Off the Bus
As feds wrangle over transit benefits, MST worries about long-term survival.
Thursday, March 22, 2012
When the Army decided it needed three new buildings of classrooms to accommodate a growing demand for foreign language, they took the environmentally sensitive route and built on existing parking lots.
“Parking was already tight. Then since 2001 and the War on Terror, this place has grown,” says U.S. Presidio of Monterey spokesman Dan Carpenter.
Incentivizing public transit at the county’s military installations has been a popular success: Monterey-Salinas Transit counted fewer than 12,000 riders on military commuter bus routes introduced in 2009, more than 332,000 in 2011 and projects 558,000 for 2012.
The 55-passenger military commuter bus from San Jose to the Defense Language Institute, occupied mostly by foreign-language teachers, is often standing-room only. “Those are the types of problems we generally like to hear about,” says MST General Manager/CEO Carl Sedoryk.
And even as ridership in Salinas has declined by 20 percent during the recession, military riders help keep MST growing. “By adding these military trips, we’re actually netting an increase in ridership overall,” Sedoryk adds.
Department of Defense entities in Monterey County received $1.9 million in federal tax-free commuter benefits last year. They passed it through to MST to pay for 16 routes, which stretch as far north as San Jose. In South County, it connects Fort Hunter-Liggett to King City and Salinas. Military and DOD civilian employees ride free.
But Congressional politics leave the well-used military routes, which now account for about 10 percent of MST’s ridership, with an uncertain future. Sedoryk needs $185 per rider to break even; the federal stimulus package bumped that benefit from $120 to $230 in 2009, allowing MST to launch the program.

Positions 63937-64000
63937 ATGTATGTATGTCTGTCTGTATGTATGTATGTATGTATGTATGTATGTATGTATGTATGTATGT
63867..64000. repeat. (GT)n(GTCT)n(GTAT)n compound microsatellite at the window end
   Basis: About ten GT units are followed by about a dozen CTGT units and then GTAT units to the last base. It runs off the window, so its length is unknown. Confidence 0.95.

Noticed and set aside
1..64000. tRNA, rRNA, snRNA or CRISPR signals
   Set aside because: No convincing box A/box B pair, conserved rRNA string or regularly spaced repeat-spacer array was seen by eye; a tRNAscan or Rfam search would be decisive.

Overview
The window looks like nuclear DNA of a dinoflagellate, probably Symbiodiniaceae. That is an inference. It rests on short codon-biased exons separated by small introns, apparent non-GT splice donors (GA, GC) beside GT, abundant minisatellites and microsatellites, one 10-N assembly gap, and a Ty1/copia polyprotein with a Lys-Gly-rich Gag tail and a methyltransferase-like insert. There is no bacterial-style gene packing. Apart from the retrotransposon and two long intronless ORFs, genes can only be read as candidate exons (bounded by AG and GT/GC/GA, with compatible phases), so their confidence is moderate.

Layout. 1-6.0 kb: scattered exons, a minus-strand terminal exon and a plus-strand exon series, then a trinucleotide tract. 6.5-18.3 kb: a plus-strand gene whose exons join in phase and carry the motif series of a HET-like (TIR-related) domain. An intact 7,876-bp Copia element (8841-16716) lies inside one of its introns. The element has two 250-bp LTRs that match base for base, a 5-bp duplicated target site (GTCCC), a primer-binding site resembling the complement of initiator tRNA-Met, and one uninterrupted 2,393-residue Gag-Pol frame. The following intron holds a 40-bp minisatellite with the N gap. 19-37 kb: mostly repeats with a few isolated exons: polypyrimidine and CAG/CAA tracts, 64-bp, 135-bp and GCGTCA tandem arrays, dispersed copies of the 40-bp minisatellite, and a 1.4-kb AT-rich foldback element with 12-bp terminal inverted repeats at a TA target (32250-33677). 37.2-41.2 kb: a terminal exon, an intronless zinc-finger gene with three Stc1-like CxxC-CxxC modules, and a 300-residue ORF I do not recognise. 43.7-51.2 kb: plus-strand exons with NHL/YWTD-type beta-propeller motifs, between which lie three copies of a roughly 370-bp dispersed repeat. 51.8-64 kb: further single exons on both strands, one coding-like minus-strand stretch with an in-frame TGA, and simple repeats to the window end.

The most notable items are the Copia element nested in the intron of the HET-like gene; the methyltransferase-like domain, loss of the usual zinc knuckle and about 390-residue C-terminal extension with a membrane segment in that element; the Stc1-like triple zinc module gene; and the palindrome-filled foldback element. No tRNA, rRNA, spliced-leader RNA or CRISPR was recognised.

When that benefit fell back to $120 Dec. 31, MST cut its least-used military route, one connecting DLI and the Naval Postgraduate School to Pacific Grove, on Jan. 6. Not two weeks later, letters asking for the route back started arriving.
Military routes, though, are the least of MST’s federal budget woes. Of its $30 million annual budget, MST relies on the feds for $8 million. With conservative Republicans in the U.S. House of Representatives threatening to cut federal support of public transportation entirely, and a March 31 deadline approaching, Sedoryk worries about the fate of that cash.
Should the clock run out or the Republicans prevail, “We wouldn’t be able to withstand that,” Sedoryk says. “It’s one of the reasons I advocate for more local funds for transit, so we can chart our own destiny and not be subject to political whims in Sacramento or D.C.”
U.S. Rep. Sam Farr, D-Carmel, would also like to see matching local funds: “Everyone who’s giving out money always wants to see local agencies put up some money,” he says. “You have to put some skin in the game.”
But after three ballot measures for a sales tax hike failed, Sedoryk has turned to lobbying Congress as an American Public Transportation Association board member. The industry group applauded the U.S. Senate for passing a bipartisan, $109 billion transportation bill March 14, which survived attempts to tack on polarizing amendments on causes du jour, like contraception coverage.
Having watched the Federal Aviation Administration shut down last July, Sedoryk worries the House might not extend the two-years-expired deadline yet again. “They could let the whole thing fall apart,” he says. “That’s the scenario that keeps me up at night.”